Peter Minowitz, the author of the meticulous and fascinating STRAUSSOPHOBIA: DEFENDING LEO STRAUSS AND STRAUSSIANS AGAINST SHADIA DRURY AND OTHER ACCUSERS, seems to have some way of alerting himself whenever his cool title is mentioned on the web. I heard from him very soon after I listed “Straussophobia” as a very questionable phobia. Peters does wonderfully well in defending Leo against the charges of being meddlesome, corrupting the youth, and making the unjust speech seem more attractive than the just one. He shows very convincingly that his most prominent accusers are motivated by misguided and vain moralistic indignation far more than any grasp of what Strauss actually wrote. The book is mainly about malicious stupidity, with some acknowledgment that Strauss may have left himself too vulnerable to that kind of demagogic anger. Peter’s is also a lawyer’s argument, and there’s always something to be said [as Socrates himself makes clear in THE APOLOGY] for the other side.
One of Peter’s complaints is that Strauss’s critics confuse him with Nietzsche. Peter asks:
Did Strauss think he inhabited the era of the “last man” in which no one had “any ideas and aspirations” and everyone was “well fed, well clothed, and well housed,” and “well-medicated by ordinary physicians and by psychiatrists”? There is no reason to suppose that Strauss joined Nietzsche in overestimating “the tameness of modern Western man”; nor did Strauss use all “the power of passionate and fascinating speech” that he possessed to make his readers “loathe, not only socialism and communism, but conservatism, nationalism, and democracy as well.” [The quotes, of course, are Strauss’s descriptions of Nietzsche’s views. Citations omitted.]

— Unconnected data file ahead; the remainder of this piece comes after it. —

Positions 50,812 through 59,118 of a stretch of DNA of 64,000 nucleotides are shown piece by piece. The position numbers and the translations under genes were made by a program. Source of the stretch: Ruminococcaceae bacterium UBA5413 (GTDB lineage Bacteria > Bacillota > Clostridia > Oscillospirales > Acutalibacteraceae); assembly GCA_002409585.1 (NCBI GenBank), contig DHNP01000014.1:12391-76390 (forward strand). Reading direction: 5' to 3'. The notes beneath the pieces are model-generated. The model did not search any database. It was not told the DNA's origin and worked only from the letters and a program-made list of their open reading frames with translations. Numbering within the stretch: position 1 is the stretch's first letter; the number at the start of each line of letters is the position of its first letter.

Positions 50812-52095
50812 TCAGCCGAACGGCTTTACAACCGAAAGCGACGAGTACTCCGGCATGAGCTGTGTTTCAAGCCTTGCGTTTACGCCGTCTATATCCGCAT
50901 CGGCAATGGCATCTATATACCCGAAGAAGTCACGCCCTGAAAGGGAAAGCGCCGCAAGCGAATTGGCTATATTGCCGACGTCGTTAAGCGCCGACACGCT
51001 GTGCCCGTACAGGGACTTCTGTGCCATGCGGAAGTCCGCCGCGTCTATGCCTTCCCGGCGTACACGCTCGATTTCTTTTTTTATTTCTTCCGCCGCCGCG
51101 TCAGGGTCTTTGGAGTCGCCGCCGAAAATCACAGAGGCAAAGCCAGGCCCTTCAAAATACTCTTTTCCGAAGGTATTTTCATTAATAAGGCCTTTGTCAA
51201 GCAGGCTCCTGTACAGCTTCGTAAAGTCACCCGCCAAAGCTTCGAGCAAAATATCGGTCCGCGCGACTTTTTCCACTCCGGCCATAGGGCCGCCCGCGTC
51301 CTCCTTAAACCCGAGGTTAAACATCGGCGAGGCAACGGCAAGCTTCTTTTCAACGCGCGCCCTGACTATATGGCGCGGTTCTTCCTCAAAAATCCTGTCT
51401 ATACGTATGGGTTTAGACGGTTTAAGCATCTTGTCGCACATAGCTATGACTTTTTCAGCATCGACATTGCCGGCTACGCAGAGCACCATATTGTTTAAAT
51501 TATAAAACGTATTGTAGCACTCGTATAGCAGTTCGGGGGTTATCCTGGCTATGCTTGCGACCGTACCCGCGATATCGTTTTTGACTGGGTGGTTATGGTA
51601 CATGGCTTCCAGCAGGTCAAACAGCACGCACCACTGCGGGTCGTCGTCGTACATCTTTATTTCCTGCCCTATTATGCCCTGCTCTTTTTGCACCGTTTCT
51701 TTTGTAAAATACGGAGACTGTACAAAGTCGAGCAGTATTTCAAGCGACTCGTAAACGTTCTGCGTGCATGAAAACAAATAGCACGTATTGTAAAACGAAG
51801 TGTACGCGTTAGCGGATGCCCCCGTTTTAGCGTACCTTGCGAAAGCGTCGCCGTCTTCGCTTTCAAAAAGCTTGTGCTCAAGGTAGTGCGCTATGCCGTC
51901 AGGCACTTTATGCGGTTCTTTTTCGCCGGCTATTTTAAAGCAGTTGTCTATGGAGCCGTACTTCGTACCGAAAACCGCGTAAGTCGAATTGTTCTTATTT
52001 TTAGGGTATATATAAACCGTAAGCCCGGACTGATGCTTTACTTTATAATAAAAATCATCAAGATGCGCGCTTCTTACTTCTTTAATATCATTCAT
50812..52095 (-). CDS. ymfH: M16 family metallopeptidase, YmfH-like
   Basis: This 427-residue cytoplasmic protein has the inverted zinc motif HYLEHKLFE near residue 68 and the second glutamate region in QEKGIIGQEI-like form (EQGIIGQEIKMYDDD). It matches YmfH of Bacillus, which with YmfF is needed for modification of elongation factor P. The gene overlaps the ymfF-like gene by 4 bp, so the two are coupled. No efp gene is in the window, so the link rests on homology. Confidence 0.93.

I think Peter is right to emphasize that difference. Certainly Strauss wrote in such a way as to not undermine and even inspire devotion to being an ordinary American conservative democrat. BUT: We have to add some Straussians have written as if the “last man” is here. Bloom in THE CLOSING OF THE AMERICAN MIND describes sophisticated American students as being unmoved by love and death, moved only by music that imitates the mechanical rutting of animals, and having souls which are flat or unanimated by distinctively human eros. And some Straussians, such as Leon Kass, seem to me to concerned about the coming of THE BRAVE NEW WORLD, precisely because they underestimate the natural resistance of human beings to being tamed or to becoming content. I, for one, doubt that the future of human freedom and dignity is in our hands.
So questions for discussion: Is Nietzsche right about the “last man”? Or are some Straussians too charmed—more than Strauss himself perhaps—by his “historicism”?